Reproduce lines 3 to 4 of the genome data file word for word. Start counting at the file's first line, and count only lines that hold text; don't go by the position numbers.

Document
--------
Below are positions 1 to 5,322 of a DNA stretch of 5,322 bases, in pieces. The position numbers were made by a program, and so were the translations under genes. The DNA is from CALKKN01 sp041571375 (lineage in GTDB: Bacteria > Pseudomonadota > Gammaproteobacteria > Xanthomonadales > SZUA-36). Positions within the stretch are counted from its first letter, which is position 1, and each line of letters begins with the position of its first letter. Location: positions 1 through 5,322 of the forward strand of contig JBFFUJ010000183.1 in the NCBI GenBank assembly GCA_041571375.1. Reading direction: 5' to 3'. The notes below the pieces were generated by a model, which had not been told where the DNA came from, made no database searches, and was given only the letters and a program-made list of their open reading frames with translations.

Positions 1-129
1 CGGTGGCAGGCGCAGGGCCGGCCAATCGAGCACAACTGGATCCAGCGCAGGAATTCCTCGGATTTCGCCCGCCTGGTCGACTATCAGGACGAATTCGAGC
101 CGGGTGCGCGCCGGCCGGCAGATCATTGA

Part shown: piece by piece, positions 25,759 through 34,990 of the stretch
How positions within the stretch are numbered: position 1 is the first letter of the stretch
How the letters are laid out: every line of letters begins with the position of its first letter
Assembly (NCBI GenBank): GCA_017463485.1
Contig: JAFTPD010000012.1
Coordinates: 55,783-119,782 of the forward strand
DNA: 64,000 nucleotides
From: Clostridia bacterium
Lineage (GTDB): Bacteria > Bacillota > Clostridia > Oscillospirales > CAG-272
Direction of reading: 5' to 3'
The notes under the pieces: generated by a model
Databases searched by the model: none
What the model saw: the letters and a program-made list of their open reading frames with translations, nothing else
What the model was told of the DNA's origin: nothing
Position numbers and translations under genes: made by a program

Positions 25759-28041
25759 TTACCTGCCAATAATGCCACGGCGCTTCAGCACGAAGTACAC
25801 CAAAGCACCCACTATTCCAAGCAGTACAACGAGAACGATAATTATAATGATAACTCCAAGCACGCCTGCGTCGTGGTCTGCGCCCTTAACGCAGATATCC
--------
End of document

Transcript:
1 CGGTGGCAGGCGCAGGGCCGGCCAATCGAGCACAACTGGATCCAGCGCAGGAATTCCTCGGATTTCGCCCGCCTGGTCGACTATCAGGACGAATTCGAGC
101 CGGGTGCGCGCCGGCCGGCAGATCATTGA